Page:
T-square fractal from chaos game (static)

T-square fractal from chaos game (anim)

Finally, what if the ninja can’t throw towards the vertex three places anti-clockwise, or one place clockwise, of the vertex he’s just thrown the shuriken towards? If you can guess what happens, your mathematical intuition is much better than mine.

Post-Performative Post-Scriptum

I am not now and never have been a fan of George R.R. Martin. He may be a good author but I’ve always suspected otherwise, so I’ve never read any of his books or seen any of the TV adaptations.

Scaffscapes

A fractal is a shape that contains copies of itself on smaller and smaller scales. You can find fractals everywhere in nature. Part of a fern looks like the fern as a whole:

Fern as fractal (source)

Part of a tree looks like the tree as a whole:

Tree as fractal (source)

Part of a landscape looks like the landscape as a whole:

Landscape as fractal (source)

You can also create fractals for yourself. Here are three that I’ve constructed:

Fractal #1

Fractal #2

Fractal #3 — the T-square fractal

The three fractals look very different and, in one sense, that’s exactly what they are. But in another sense, they’re the same fractal. Each can morph into the other two:

Fractal #1 → fractal #2 → fractal #3 (animated)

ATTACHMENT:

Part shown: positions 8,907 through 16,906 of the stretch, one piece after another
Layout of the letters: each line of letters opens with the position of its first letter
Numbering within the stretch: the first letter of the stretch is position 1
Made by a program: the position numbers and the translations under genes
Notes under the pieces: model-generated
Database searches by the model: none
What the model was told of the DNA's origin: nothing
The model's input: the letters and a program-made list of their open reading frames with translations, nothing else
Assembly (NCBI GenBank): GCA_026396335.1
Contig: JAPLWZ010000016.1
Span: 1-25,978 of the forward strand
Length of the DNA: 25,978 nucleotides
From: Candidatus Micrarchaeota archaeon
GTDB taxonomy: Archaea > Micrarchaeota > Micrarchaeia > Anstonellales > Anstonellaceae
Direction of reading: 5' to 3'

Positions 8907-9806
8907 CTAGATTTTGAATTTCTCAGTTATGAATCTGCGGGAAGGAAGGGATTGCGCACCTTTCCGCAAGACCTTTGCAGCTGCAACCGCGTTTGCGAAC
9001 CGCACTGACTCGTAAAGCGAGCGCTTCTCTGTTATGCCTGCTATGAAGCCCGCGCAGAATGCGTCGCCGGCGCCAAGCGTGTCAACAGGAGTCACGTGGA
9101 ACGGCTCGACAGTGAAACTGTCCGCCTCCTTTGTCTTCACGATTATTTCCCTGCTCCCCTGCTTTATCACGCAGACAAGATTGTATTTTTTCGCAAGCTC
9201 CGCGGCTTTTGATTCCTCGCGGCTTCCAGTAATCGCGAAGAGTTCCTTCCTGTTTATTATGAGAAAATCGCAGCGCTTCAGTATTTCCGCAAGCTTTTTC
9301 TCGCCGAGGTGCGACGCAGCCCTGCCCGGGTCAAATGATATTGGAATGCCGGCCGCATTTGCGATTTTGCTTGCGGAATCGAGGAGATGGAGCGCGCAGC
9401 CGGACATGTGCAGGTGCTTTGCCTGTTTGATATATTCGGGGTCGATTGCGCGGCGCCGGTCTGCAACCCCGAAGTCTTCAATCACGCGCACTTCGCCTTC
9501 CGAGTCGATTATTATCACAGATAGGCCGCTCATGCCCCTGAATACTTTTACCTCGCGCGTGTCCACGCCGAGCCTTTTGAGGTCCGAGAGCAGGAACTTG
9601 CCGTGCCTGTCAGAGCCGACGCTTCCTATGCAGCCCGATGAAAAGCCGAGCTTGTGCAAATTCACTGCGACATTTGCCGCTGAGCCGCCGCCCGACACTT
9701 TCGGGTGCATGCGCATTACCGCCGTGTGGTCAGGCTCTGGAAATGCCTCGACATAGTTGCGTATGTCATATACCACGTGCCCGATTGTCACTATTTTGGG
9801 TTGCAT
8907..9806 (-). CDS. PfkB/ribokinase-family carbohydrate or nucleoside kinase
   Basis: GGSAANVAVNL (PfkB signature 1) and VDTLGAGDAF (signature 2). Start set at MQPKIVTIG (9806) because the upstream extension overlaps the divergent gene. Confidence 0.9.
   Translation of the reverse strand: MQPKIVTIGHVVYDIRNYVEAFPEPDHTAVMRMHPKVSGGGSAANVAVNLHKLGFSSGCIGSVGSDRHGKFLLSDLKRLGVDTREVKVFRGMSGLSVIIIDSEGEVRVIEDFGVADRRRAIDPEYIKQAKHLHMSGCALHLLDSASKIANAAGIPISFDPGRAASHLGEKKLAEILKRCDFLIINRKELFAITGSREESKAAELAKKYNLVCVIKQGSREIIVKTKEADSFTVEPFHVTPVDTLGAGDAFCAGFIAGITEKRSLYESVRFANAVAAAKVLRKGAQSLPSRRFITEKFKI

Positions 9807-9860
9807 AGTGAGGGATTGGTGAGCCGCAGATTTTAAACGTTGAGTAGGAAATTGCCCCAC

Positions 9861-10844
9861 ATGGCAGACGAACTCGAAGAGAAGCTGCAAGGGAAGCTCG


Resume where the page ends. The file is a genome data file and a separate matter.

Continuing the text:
Here are two more fractals taken en route from fractal #2 to fractal #3, as it were:

Fractal #4

Fractal #5

To understand how the fractals belong together, you have to see what might be called the scaffolding. The construction of fractal #3 is the easiest to understand. First you put up the scaffolding, then you take it away and leave the final fractal:

Fractal #3, scaffolding stage 1

Fractal #3, stage 2

Fractal #3, stage 3

Fractal #3, stage 4

Fractal #3, stage 5

Fractal #3, stage 6

Fractal #3, stage 7

Fractal #3, stage 8

Fractal #3, stage 9

Fractal #3, stage 10

Fractal #3 (scaffolding removed)

Construction of fractal #3 (animated)

Now here’s the construction of fractal #1:

Fractal #1, stage 1

Fractal #1, stage 2

Fractal #1, stage 3

Construction of fractal #1 (animated)

Fractal #1 (static)

And the constructions of fractals #2, #4 and #5:

Fractal #2, stage 1

Fractal #2, stage 2

Fractal #2, stage 3

Fractal #2 (animated)

Fractal #2 (static)

Fractal #4, stage 1

Fractal #4, stage 2

Fractal #4, stage 3

Fractal #4 (animated)

Fractal #4 (static)

Fractal #5, stage 1

Fractal #5, stage 2

Fractal #5, stage 3

Fractal #5 (animated)

Fractal #5